blue

In the studio of Briena Harmening.

So this work has kind of evolved from the loss of my relationship. Some of them are angry and some are more somber, just dealing with the loss. I really put 100% into it [the relationship], and it’s been mind boggling.

EC: I definitely sense the loss, but your work is often humourous as well.

BH: Yeah. It’s funny. I guess I use humor to deal with difficult issues.

EC: What’s that process for these pieces that look like they’re dipped in paint? First you crochet the words.

BH: Yeah, then I pour paint over the piece and spread it. Then I go back in with scissors and push through the empty spaces. This one says, “One more fucking love song and I’m gonna vomit in this car.” I felt like every song was coming on, I was wanting to cry when I was driving around. [laughs]

EC: Yeah they can get really grating.

BH: The next one I should probably add something funny. The past few have been kind of sad. I was working on this other one this morning. It says, “I keep leaving pieces of myself with others.”

EC: I like that.

BH: It would be cool to have them coming off the wall, using that stiffness. I just sent a piece off to a show in Memphis for a show. It was really stiff and it would have been neat to have it shaped. I think I’ll need to dip them in starch. It’s something I want to experiment with later. I don’t know how well you’ll be able to read them.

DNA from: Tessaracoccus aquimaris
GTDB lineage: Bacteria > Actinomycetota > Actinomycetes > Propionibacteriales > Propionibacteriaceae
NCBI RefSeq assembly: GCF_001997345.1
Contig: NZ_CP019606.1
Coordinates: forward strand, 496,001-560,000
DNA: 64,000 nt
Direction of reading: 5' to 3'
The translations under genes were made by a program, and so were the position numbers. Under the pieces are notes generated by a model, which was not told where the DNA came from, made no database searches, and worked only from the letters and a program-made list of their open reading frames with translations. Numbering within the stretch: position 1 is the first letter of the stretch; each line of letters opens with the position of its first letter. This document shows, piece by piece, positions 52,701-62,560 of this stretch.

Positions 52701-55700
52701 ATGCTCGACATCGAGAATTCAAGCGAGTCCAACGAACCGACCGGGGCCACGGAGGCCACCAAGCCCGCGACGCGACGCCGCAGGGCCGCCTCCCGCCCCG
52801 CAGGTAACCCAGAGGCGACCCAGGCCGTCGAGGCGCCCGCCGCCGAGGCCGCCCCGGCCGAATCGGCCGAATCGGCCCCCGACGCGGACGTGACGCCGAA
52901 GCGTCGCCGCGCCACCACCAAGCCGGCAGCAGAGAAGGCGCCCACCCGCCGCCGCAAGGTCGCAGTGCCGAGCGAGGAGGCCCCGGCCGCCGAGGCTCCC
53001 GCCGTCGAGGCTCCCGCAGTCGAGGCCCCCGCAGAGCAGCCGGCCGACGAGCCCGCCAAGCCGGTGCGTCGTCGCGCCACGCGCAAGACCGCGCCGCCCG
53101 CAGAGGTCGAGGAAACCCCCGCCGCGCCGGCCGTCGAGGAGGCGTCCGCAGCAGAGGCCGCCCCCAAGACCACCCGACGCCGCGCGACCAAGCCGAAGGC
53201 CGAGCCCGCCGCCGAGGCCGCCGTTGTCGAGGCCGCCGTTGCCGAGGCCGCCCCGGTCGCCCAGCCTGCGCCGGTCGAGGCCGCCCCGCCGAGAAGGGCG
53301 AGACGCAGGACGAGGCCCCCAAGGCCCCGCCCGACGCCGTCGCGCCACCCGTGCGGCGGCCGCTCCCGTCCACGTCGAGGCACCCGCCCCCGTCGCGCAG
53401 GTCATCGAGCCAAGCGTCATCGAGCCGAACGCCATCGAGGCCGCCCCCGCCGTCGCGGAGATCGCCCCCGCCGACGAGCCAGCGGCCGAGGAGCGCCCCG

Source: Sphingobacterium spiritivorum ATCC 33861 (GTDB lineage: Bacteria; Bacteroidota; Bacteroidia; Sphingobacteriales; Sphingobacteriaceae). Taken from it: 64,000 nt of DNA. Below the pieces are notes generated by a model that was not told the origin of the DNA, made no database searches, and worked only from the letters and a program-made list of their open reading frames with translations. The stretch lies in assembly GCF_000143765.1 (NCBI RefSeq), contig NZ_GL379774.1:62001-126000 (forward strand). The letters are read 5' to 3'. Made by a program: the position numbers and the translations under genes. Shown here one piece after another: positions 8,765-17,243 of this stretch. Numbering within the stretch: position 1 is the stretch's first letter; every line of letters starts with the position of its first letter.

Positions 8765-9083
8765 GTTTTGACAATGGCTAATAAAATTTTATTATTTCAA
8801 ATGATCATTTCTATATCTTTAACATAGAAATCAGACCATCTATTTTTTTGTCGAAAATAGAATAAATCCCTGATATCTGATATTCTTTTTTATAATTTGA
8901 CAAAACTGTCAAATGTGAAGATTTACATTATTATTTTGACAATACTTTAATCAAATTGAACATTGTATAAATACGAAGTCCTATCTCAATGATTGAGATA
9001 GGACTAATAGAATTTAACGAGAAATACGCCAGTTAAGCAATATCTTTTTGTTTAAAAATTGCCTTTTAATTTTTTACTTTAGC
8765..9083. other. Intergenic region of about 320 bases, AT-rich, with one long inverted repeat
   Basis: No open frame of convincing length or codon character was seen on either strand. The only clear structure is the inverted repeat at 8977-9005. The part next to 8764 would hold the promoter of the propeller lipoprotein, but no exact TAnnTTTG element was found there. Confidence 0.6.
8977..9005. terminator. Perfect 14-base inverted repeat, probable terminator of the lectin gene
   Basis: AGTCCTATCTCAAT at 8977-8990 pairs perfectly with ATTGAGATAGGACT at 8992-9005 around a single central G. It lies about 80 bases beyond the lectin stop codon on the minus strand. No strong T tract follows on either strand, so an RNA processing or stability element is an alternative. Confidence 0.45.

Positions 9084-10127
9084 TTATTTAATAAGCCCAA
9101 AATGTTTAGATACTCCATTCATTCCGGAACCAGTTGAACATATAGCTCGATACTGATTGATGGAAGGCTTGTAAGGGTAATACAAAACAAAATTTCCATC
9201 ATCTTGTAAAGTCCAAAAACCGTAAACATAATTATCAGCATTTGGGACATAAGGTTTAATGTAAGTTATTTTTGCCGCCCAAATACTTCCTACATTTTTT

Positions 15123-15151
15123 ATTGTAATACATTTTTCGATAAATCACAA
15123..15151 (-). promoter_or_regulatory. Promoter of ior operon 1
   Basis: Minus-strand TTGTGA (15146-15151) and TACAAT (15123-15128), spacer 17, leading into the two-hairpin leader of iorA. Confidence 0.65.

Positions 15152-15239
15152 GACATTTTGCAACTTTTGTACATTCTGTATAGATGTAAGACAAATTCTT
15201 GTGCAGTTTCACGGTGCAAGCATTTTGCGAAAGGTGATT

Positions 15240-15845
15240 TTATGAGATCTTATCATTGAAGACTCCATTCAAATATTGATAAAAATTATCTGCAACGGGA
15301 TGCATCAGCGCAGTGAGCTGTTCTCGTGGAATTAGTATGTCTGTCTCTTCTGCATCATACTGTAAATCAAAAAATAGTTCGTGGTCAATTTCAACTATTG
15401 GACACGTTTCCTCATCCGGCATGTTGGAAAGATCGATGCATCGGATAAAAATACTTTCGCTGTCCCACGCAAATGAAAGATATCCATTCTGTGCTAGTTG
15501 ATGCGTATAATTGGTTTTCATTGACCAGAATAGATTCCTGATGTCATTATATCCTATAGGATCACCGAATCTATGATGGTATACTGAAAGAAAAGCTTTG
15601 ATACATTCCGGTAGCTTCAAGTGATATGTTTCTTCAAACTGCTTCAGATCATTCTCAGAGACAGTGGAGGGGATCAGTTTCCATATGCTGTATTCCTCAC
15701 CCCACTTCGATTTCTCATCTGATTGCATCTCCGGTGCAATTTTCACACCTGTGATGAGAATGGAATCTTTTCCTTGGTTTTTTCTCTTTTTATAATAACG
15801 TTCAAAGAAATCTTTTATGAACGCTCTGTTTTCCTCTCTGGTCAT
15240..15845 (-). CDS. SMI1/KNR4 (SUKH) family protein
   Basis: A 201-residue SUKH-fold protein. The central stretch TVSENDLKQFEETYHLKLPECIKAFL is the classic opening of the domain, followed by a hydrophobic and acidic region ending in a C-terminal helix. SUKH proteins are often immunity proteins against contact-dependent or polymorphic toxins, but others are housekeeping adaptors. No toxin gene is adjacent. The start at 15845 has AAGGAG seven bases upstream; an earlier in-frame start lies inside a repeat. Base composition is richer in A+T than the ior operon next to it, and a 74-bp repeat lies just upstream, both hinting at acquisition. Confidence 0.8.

Briena Harmening

Briena Harmening’s Birth Control Embroideries.

EC: Tell me about your small pieces, the birth control and Metallica ones…

BH: I love those. I lost my ovaries when I was in high school. I’ve been on and off different birth controls to try to get hormone levels right. I went through this feminist phase about what that meant to me, not being able to have kids, not feeling like a woman, not being sexually interested really and feeling a little bit asexual at one point. I’m always like, “What’s this pill gonna do?” Everytime they would switch me, it would be a surprise. I got those birth control packages out of a recycling dumpster. My mom cross stitches, so I thought I should add some little image or text in them. At that time I had started quilting, so I stitched quilt patterns from an old pattern book I’d gotten at McKay’s.

EC: I love them because cross stitch is so domestic. You just picture a heart shaped pillow on an armchair. It’s the feminine domesticity and the reproductive control of the Pill. I love that contradiction.

BH: They were really quick. They took two days a piece, and I would turn the dial to the day I finished. They also became documentation. I need to get in touch with Planned Parenthood. Right now, they’re just packed up.

Briena Harmening.

Briena Harmening’s Metallica Embroideries.

BH: The Metallica embroidery was my attempt at something super fun. They were my first concert when I was thirteen, in those developing years…I love metal music and anything depressive. Those pieces became an ode to Metallica. I didn’t want to use images from the title. I listened to songs and figured out an image that came to mind. Then I’d embroider a lyric. I presented them as a game in the gallery. I had them numbered on the wall and I handed out these sheets during show, and for every ten you got right, you got a shot of whiskey. Now my friends are like, “You should make those and put them on Etsy.” That would be awesome to do but you got to have start up ones ready to go and I just don’t have the time. That was one of the best shows I’ve had.